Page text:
What do Betty White, Abe Vigoda and Jim McMahon have in common?
They’re all at least 25 years past their prime? Yes.
My mom would love to meet all of them? Yes.
They’re all eligible for the senior citizens discount at McDonald’s? Yes.
They’ve still got it? Definitely.
Quick recap of my self-imposed rules for Hyper-Bole:
– Not gonna review movie trailers.
– Not gonna review CBS promos.
– Not gonna touch the Tebow spot.
I can’t guarantee the rest of my fellow Hyper-Bole bloggers will adhere to this stipulations. Just putting you on notice there.
Now that we’ve got that unpleasantness out of the way…my section of Hyper-Bole is gonna be short because the 1st quarter wasn’t much to behold.
There are only two ways advertising can move me: humor or tears. Tell me a story that elicits either response and I’ll at least take a hard look at the product. That being said, only 4 of the 24 ads in the first quarter deserve recognition:
1. Snickers: You can’t pick up a bat and beat a pick-up football game with Rose Nyland and Tessio. I’m allergic to peanuts and I almost sent my husband out for a Snickers for me.
2. Boost Mobile: As a child of the 70s and 80s, I assume this spot is targeted at me. Bullseye. Only one issue – didn’t see Refrigerator Perry. Ditka and his ‘stache compensated well.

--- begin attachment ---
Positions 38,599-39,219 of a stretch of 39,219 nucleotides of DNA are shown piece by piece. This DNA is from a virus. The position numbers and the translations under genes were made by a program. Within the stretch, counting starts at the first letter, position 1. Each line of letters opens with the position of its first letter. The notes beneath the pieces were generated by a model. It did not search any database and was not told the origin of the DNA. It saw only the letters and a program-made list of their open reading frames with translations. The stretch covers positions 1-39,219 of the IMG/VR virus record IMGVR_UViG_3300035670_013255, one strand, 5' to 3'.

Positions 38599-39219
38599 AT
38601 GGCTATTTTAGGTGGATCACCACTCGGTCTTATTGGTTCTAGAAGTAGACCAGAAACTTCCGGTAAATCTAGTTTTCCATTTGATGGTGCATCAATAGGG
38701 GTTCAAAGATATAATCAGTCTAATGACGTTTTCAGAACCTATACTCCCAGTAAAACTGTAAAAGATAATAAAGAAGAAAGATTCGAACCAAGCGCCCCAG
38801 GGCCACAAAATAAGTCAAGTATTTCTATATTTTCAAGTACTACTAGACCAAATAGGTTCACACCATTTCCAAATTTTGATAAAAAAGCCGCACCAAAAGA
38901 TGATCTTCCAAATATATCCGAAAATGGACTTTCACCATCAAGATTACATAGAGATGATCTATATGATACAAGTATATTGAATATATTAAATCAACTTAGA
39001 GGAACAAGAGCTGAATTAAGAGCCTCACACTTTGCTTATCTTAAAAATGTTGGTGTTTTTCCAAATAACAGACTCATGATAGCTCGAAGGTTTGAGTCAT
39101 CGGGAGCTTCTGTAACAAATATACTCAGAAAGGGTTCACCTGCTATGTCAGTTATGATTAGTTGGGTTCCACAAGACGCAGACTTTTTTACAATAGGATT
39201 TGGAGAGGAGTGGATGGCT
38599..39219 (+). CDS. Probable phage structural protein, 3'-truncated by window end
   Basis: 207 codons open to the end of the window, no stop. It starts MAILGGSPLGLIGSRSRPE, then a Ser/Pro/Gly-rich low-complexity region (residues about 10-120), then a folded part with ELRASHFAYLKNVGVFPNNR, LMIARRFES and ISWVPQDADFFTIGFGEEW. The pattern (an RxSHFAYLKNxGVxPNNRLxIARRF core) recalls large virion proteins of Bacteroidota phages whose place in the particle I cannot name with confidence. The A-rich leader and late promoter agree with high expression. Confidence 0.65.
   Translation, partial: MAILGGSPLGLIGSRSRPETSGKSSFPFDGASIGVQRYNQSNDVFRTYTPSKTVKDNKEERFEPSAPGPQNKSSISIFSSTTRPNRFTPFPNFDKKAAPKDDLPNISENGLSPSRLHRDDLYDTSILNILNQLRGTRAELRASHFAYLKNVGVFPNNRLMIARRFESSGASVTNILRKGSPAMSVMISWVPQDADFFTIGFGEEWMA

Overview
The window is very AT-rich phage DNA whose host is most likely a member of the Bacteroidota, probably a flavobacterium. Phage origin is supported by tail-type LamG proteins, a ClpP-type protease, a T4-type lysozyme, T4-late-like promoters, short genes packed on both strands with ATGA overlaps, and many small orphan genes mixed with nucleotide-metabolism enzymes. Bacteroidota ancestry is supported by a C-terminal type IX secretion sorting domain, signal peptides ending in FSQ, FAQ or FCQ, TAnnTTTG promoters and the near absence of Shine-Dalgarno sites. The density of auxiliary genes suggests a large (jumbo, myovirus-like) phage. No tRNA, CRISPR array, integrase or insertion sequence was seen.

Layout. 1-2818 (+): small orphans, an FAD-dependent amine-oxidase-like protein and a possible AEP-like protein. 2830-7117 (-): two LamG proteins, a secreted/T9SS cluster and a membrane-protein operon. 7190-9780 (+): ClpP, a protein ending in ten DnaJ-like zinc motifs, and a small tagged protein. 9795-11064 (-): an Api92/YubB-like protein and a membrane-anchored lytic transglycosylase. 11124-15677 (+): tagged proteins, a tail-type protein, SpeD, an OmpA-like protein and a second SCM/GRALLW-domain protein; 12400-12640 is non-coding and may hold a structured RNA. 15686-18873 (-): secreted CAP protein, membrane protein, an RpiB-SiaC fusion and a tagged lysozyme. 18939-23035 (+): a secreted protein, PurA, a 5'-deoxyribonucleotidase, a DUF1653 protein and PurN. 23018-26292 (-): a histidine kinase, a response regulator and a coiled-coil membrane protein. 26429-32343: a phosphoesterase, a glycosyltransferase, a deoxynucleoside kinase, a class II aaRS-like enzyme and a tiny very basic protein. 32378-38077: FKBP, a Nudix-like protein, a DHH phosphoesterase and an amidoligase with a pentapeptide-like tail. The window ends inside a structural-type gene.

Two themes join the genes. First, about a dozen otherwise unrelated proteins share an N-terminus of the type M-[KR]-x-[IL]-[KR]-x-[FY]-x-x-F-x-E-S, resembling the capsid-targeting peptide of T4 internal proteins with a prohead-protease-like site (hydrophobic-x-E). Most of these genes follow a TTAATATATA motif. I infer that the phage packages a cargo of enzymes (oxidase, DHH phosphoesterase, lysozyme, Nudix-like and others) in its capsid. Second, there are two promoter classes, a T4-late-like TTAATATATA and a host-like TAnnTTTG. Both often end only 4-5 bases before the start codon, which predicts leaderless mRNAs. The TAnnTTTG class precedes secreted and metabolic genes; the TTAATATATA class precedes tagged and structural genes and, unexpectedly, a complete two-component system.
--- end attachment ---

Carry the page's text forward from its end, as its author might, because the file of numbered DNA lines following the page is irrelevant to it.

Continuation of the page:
3. Doritos: The majority of the Doritos ads (and there were plenty of them) didn’t impress me. I get it – they’re addictive. But, the spot with the kid and his mom’s blind date hurt my side. Maybe it’s a gall bladder or acid reflux problem, but I pretty much tasted Dorito’s after that spot.
4. Bridgestone Tires: Humorous payoff – bachelor party. Tearful payoff – saving the whales. Consider that a touchdown and extra point, rolled into one.
Honorable Mentions: Simpsons Coca-Cola spot and Bud Light T-Pain Autotone spot (only because I love the autotone effect)
Honorable Let’s-Not-Ever-Speak-Of-Them-Agains: GoDaddy (Note to GoDaddy – there ARE women who handle tech too), Monster.com’s animatronic beavers and Doritos’ funeral spot
The grand spectacle of the sporting world — the Olympics — has, after a year of delay and confusing information, come and gone. But now